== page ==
Earlier this year I picked through Self-Help, Moore’s first collection of short stories, largely drawn from her Master’s thesis, because somewhere I came across a reference to her story “How to Become a Writer”, which made me think that I couldn’t possibly *be* one if I hadn’t first read this instructional work.
Previously I had read some of her other short stories and, more recently, a half dozen reviews of Moore’s new novel that made it sound promising, but I wasn’t overly keen (about either the stories or the novel). Nonetheless, reading this particularly famous story brought to mind one of my ATF story collections (Forms of Devotion): soon my fondness for Diane Schoemperlen’s work bled over, until I was randomly sampling other stories in Moore’s collection and, finally, plucking A Gate at the Stairs from the shelf with a wide grin.
And I’m glad I did: I think this novel is one of the ones that deserves a re-read from the start, its crafting so delicate that it might appear inconsequential, the way that a fine cup of tea might have been just a bag of leaves with hot water in a mug if someone else was serving.
On the surface, this is just another story about a college student in the mid-west. When the novel opens, Tassie Keltjin is looking for work in childcare that will fit around her classes and it’s the description of one of her potential employers that snared me. It appears in paragraph form, but I’ve reproduced it on separate lines because there is a lot to take in.
“The woman of the house opened the door.
She was pale and compact, no sags or pouches, linen skin tight across the bone.
The hollows of her cheeks were powdered darkly, as if with the pollen of a tiger lily.
Her hair was cropped short and dyed the fashionable bright auburn of a ladybug.
Her earrings were buttons of deepest orange, her leggings mahogany, her sweater rust-colored, and her lips maroonish brown.
She looked like a highly controlled oxidation experiment” (10-11)
This passage reveals that this novel isn’t a page-turner: there is a lot of detail. Here I found myself pausing to consider each of these colours, to visualize them individually, and then after reading this passage to compile them into the final oxidized vision.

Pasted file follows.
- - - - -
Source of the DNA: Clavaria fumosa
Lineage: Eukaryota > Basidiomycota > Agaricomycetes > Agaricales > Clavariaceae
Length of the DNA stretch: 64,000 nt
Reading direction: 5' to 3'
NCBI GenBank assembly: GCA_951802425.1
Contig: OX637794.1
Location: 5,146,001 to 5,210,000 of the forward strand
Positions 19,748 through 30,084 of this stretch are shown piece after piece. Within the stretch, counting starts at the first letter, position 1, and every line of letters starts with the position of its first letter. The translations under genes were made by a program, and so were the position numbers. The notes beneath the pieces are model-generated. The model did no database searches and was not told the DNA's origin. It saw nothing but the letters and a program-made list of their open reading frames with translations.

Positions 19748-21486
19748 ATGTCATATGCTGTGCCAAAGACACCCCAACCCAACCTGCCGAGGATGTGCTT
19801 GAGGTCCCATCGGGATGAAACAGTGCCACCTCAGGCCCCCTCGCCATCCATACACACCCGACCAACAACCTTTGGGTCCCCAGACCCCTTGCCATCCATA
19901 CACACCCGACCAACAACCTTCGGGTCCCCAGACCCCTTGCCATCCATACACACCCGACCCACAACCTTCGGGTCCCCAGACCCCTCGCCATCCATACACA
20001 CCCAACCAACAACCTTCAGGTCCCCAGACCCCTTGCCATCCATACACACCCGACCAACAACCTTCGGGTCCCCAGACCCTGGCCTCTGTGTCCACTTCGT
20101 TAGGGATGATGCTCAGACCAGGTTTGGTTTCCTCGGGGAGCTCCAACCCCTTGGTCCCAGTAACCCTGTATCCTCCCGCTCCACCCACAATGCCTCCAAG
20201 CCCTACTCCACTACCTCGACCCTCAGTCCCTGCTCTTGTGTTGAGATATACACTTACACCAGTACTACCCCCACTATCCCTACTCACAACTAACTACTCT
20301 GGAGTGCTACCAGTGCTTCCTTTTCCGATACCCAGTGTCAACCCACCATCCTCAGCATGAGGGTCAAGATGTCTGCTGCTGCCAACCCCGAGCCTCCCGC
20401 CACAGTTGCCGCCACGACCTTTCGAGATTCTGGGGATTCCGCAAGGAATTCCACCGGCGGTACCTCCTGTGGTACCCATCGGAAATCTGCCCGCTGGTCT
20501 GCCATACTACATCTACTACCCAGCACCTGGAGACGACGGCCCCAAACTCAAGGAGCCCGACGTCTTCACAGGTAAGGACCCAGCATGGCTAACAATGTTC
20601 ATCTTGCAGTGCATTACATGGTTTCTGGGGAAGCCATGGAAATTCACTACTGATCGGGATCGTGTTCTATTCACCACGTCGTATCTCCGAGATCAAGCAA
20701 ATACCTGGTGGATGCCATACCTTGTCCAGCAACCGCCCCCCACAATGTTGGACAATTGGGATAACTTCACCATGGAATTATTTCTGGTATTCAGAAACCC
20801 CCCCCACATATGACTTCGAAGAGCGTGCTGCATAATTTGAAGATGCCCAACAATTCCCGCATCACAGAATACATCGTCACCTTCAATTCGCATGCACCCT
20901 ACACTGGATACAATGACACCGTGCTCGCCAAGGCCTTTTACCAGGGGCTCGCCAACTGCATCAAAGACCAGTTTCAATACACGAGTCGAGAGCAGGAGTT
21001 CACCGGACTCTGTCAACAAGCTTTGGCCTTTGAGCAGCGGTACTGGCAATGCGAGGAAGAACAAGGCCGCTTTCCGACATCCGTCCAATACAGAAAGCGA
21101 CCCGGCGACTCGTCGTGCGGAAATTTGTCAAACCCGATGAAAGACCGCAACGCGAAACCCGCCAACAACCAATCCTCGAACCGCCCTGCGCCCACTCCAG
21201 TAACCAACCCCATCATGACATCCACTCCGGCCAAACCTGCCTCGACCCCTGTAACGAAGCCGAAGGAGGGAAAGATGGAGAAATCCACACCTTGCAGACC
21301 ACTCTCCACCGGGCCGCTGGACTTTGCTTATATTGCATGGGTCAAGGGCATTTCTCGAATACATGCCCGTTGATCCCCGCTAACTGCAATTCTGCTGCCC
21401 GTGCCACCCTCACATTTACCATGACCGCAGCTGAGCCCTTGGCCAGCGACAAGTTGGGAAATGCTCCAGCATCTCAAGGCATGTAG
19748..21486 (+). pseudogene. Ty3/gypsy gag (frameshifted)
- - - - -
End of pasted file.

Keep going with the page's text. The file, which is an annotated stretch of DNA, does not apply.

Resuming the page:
This isn’t necessarily a comfortable reading experience, and isn’t to everyone’s taste; Moore’s prose takes some time, but for readers who enjoy the specific, the sense of inhabiting another world (albeit a world that may bear some resemblance to your own: this is the American Midwest after 9/11, not speculative fiction), it is satisfying indeed.
Reading this novel reminded me of reading Curtis Sittenfeld’s Prep for, although Lee Fiora’s story was that of a high school girl, Tassie shares some of Lee’s naivete; Sittenfeld’s prose is also thick with detail and the narrator’s inner life and her struggle to make a place for herself in the world.
It’s a style and theme that I appreciate and Tassie’s involvement in the process of her employer’s adoption process reminded me of how fascinated I once was by the theme of teenage pregnancy (I used to watch movies like “For Keeps”, “Immediate Family” and “I Want to Keep My Baby” repeatedly, and I’m sure if I’d come of age when “Juno” was around I would have memorized the entire script), so that was of personal interest as well, although really a sideline to Tassie’s story.
But setting aside my personal penchant for this style of novel and its coming-of-age theme, it’s worth reading this novel for the craft alone. And I don’t mean that in a Booker-prize-winning way (which isn’t to say that I don’t appreciate Booker Prize winners or that I expect Moore’s novel would be overlooked) because this novel doesn’t demand that you recognize its brilliance.
There are some very striking sentences. Moore has a way of describing characters very succinctly in some instances: “My mother’s capacity for happiness was a small soup bone salting a large pot.”
She can deliver a tidy but memorable metaphor: “I fell back, the way a cooked onion slid apart, in all its layers, when bit.”
And she can deliver a profound idea in tight, provocative prose: “It’s like postfeminist or postmodern. The word post is put forward by people who have grown bored of the conversation.”
But you needn’t stop and ponder these at length if you’d rather not because on one level (providing you appreciate her style) The Gate at the Stairs is simply a good read.
On another level, the author is taking images and themes and interweaving them subtly throughout the book so that a single (seemingly-inconsequential) description resounds pages later in a completely different (seemingly-unrelated) context.